Here is why that is a bad idea!
Buying a home can be a stressful process, and most likely the most important financial decision you will ever make. Many first-time buyers do not realize that there are some crucial steps in home buying such as arranging for a home inspection. Maybe people also wonder, “do I need a home inspection or not?” A home inspection can provide the ounce of prevention to help you feel more secure in your new home and alleviate some of the stress of a first-time purchase.
On the other end of the spectrum, I hear stories of buyers that skip their home inspection as a negotiation tactic. Forgoing your inspection contingency can sweeten your offer in a competitive seller’s market.
Skipping your home inspection is an extremely risky thing to do. Only two parties will benefit from this the homeowner and the real estate professionals.
If you are thinking of skipping a home inspection, here is why you should not:
Gain a deep understanding of the home.
- Every home is different. Pick two homes built in the exact same year in the same neighborhood, and I could give you a laundry list of differences between the two. This is especially true with older homes. Additions, renovations, and upgrades can change a home drastically. Because of this, you need an expert. Someone that has seen thousands of homes and has diagnosed the systems of each.
- A home inspection gives a top to bottom overview of a home, its condition, its systems, its hidden flaws. TSI home inspections do not just highlights the bad news but lets you know the true condition of the home, good or bad. The home inspection gives you, the buyer, a deep understanding of the home. You can take this information and use it however you need.
A benefit to you before and after negotiation.
- When buying a home, the number one reason to get a home inspection is to understand the condition of the home and to help negotiate problems found during the inspection. When you get the report, you and your realtor can put together your objections in hopes the seller will address them or price them into the sale.
- However, a lot of items found in a home inspection report are current or preventative maintenance items. These smaller defects might not be worth asking the seller to fix, but it is great to have a punch list or a honey-do list for when you move-in.
- This will help keep your home in great condition and prevent future issues.
Skipping a home inspection because of the seller.
- A seller may “encourage” a buyer to waive the inspection or they’ll say the house is being sold “as is”. Even if the house is sold “as is,” you may be able to negotiate in a health and safety item that comes up during the inspection or learn that it may best to walk away and find another home.
- Sellers are typically more prone to negotiation if a big health and safety item is found. This is because if you decide to walk away from the deal, they now are obligated to disclose these issues to the next buyer.
- In rare cases, a seller may be trying to hide something in the home by selling the property as is as well. This is a very bad idea as a seller and can put them in a tough legal situation in the future. However, it still happens occasionally and as a buyer you do not want to get caught in the middle. A home inspection can help dig out these cover-ups and avoid them or mitigate the situation.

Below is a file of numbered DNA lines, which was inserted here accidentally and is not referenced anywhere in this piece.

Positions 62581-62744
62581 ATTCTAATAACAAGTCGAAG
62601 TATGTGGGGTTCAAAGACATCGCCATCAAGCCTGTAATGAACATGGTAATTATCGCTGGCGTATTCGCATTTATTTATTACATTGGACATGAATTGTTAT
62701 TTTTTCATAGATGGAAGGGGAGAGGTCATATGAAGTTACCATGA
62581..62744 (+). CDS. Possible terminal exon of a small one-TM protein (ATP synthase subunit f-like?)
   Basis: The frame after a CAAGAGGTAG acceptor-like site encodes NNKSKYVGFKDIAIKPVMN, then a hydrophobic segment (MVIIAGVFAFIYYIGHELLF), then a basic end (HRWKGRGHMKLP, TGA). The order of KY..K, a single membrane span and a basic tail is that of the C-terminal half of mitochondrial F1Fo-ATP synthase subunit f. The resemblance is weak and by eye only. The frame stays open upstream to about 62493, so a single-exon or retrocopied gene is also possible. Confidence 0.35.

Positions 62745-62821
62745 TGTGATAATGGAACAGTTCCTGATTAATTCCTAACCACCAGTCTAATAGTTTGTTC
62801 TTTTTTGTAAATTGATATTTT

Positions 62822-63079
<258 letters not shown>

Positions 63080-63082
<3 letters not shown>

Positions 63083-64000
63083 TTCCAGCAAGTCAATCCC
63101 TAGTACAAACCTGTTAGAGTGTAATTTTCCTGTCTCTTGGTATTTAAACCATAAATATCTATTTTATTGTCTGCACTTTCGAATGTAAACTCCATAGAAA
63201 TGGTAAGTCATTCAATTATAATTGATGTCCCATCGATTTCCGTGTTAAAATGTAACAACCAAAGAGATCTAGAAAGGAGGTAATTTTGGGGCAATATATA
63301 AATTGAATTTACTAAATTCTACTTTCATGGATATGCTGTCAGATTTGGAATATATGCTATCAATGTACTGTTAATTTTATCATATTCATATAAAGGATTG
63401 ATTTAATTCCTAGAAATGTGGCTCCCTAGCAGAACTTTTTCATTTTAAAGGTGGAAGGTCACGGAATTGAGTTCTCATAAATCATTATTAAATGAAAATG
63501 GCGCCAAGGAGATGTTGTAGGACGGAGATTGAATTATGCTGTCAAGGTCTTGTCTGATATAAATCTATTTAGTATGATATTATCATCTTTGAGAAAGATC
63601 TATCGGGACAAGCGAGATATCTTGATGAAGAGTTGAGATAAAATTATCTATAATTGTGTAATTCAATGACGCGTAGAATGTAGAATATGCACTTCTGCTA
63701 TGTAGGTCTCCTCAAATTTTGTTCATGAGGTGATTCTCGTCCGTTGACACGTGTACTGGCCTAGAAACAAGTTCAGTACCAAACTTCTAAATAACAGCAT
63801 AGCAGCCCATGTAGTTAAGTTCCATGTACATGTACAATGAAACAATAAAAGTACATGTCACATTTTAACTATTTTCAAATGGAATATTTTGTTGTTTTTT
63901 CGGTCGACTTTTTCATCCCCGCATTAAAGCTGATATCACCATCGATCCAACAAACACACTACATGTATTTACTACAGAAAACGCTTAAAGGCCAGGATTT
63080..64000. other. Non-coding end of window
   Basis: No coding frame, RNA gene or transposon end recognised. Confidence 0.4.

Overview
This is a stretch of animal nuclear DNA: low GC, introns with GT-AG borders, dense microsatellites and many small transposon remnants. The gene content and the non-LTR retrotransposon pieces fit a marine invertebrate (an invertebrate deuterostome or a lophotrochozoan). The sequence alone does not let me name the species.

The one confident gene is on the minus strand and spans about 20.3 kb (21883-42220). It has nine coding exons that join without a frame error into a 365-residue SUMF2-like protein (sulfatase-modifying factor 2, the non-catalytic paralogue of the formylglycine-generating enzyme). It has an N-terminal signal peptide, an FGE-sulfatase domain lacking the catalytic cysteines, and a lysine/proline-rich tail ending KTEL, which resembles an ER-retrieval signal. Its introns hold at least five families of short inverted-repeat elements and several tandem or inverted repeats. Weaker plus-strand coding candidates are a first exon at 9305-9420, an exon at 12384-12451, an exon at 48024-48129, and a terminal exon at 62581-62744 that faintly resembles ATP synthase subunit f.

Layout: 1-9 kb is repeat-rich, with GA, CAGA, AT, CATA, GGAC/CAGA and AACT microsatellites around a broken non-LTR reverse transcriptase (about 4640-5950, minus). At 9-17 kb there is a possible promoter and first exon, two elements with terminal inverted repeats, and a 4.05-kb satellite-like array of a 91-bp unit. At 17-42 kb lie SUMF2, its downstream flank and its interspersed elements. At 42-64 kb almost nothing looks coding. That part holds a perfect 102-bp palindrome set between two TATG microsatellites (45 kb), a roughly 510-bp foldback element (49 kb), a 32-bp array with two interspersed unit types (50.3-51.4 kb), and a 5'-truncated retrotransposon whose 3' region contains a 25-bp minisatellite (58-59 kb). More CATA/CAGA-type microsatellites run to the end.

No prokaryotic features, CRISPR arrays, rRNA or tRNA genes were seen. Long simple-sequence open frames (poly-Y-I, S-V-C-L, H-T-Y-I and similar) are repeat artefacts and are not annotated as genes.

To be there… or not to be there
- Whether or not you are available to be in the home at the time of inspection, be sure to read the reports in detail, to identify if any follow up is needed. A thorough home inspection can uncover information that can protect you in the short and long run. I always encourage our clients to attend if possible or at least come for a first-hand summary.
- Even if you are not on the hip of the inspector during the inspection, this gives you time to walk the property yourself. I always thought it was crazy that people make one of the biggest purchase decisions of their lives, but only get to see the property for 15 mins during the showing.
- The inspection gives you a 2-3 of hours to measure rooms, envision different furniture setups, and plan out any immediate remodel projects. You can make great use of the time!
- Most inspectors will tell you that they perform a higher quality service when you are not following there every step, but this is a great time to voice your concerns to the inspector, so they are aware. It is also recommended you have your inspector show you your main emergency shut offs. These are documented in my reports but seeing them in person is beneficial.
As you can imagine, I do not recommend skipping a home inspection.
Obviously, Tri-State Home Inspections LLC, I advise people to not skip their home inspection. But I only say that because I truly believe in the value I am providing to future homeowners. My mission since the company was started was to help families live in safe, healthy, and comfortable homes, and I believe our home inspections help complete that mission.
Tri-State Home Inspections LLC recommends you use an InterNACHI or ASHI certified home inspector. Iowa and Minnesota do not require a state certification to become a home inspector. Wisconsin requires licensing (I am a licensed Home Inspector 2402-106) that meets the minimum requirement for the state
Using an ASHI certified inspector ensures your inspector has passed the national home inspection exam, has performed at least 250 inspections, and more. As of 2021 I have done over 5000 inspections. InterNACHI requires a certification process and 24 hours of education a year, more then ASHI or Wisconsin 20 hours.
At Tri-State Home Inspection LLC, I am licensed, InterNACHI and ASHI certified